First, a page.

The Schrammel Accordeon
The schrammel accordeon is a Viennese creation and the precursor of the modern chromatic button accordeon. It has 52 treble buttons, arranged in three rows in the chromatic B griff system, which means that the note B is on the first row, C on the third. These buttons produced the same notes on pressing or drawing the bellows. The twelve basses are bisonoric, they produce different tones on pressing or drawing the bellows. The bass keyboard is placed parallel to the bellows.
The fact that there are only twelve bassnotes is not a limitation for the player, because it is possible to combine two or more buttons at the same time. This allows to obtain a great variety of chords, including seventh and diminished chords.
In most occasions the instrument has two or three reeds that are tuned in unison configuration. Because the instrument is smaller and lighter than the modern instruments, the sound is quite different. The handmade reeds may also contribute to the different sound.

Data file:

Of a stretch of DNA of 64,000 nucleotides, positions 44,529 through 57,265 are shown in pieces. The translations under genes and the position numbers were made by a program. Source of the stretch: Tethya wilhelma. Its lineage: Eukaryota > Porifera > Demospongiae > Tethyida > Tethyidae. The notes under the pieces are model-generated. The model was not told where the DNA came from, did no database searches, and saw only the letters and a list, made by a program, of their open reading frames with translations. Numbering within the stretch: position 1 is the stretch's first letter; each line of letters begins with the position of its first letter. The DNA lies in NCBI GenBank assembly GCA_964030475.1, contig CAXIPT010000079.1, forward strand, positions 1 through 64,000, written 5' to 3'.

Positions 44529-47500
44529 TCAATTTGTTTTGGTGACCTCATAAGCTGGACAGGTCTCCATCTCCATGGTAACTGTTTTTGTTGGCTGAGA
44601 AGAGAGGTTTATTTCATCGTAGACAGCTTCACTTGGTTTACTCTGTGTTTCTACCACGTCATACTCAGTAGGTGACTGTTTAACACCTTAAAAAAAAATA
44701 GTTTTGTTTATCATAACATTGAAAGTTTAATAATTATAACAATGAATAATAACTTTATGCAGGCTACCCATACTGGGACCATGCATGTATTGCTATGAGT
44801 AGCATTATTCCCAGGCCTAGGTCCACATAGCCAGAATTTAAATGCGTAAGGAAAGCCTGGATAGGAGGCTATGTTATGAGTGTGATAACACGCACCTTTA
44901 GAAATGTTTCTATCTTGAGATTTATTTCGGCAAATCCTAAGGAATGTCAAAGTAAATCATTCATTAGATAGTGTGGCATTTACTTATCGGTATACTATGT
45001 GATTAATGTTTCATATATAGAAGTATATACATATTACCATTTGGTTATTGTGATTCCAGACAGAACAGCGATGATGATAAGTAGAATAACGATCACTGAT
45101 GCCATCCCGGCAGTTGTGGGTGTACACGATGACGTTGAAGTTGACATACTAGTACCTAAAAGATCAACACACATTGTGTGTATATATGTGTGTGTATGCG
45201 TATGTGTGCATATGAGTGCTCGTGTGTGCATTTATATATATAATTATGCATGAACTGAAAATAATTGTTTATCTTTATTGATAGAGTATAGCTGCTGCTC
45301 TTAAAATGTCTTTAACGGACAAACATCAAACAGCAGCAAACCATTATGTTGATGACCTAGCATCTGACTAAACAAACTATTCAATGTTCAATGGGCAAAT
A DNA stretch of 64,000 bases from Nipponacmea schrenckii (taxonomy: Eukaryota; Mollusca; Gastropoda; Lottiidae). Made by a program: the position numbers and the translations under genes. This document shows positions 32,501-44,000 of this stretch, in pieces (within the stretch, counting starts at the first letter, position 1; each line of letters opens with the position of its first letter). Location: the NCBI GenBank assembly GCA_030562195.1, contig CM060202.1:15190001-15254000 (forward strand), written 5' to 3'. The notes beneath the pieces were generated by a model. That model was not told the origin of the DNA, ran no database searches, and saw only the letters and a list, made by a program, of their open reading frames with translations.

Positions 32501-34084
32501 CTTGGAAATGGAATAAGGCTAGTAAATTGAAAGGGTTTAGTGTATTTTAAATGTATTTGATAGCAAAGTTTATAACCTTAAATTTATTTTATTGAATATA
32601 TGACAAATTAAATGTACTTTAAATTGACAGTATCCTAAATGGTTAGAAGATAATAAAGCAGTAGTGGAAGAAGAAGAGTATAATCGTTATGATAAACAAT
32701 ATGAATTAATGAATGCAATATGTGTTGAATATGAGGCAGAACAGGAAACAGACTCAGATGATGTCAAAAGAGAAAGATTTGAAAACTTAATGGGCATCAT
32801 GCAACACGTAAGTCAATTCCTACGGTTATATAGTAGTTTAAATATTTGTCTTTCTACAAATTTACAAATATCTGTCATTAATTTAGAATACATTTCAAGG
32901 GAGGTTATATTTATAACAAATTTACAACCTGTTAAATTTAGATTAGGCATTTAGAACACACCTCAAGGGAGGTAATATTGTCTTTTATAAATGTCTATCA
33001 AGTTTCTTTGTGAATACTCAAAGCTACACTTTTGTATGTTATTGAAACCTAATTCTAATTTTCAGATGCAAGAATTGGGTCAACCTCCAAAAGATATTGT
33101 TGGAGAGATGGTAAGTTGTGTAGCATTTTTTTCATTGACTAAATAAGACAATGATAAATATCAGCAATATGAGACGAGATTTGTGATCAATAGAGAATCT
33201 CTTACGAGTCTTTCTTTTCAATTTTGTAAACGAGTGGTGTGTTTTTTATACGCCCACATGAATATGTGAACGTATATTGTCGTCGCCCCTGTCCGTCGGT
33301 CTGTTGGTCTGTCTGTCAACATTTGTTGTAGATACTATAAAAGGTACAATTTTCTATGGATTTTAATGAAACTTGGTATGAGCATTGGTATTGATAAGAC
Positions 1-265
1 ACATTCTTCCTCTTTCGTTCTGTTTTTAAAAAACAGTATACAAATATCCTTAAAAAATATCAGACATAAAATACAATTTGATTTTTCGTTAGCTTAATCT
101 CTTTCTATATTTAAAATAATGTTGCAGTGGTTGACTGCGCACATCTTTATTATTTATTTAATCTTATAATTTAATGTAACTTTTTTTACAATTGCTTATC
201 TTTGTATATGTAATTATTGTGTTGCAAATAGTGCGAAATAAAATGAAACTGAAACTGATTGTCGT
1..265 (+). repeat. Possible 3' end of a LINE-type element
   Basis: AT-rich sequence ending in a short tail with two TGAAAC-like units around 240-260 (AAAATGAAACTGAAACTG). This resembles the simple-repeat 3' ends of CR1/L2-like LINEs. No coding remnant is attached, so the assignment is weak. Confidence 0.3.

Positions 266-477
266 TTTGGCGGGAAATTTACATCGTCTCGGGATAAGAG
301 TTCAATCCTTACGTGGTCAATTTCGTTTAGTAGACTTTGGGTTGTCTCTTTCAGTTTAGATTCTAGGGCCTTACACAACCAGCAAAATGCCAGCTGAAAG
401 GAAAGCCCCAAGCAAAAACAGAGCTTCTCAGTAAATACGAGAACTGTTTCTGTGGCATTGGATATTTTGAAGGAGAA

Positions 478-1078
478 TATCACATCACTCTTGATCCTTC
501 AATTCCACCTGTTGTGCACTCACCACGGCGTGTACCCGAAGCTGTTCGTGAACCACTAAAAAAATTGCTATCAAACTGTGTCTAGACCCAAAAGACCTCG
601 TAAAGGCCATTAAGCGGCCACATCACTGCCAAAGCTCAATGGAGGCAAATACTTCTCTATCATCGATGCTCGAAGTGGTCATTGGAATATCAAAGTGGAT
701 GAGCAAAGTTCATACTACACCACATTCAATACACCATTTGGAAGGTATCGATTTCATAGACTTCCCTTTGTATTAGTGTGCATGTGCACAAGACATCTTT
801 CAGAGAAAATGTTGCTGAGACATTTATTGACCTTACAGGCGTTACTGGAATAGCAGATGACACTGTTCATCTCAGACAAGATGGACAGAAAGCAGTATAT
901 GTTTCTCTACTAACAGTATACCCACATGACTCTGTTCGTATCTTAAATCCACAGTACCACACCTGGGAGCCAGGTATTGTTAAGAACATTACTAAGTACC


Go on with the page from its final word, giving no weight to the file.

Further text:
The name schrammel accordeon refers to the fact that the instrument is used in combination of two violins, an accordeon and a contrabas, known as a schrammel-quartet. Since 1870 the brothers Schrammel, two violinists, performed in Georg Dänzer's quartet in Vienna, together with A. Strohmayer on the contraguitar and Dänzer on the G-clarinet. They played ländlers, polkas and other old dances.
When Dänzer died in 1890 A. Ernst joined the quartet. He was the first schrammel accordeon player. He arranged the music for the quartet and wrote a tutorial for the instrument. Within no time this combination of instruments was known as the "schrammelquartet", their music was called "schrammelmusic".
The popularity of the schrammel accordeon is limited, because of its small range of notes and the difficulty with which it is mastered.
In order to have an idea on how the schrammel accordeon sounds, click here
Sources: https://en.wikipedia.org/wiki/Schrammel_accordion; http://www.accordions.com/index/his/his_acc_his.shtml;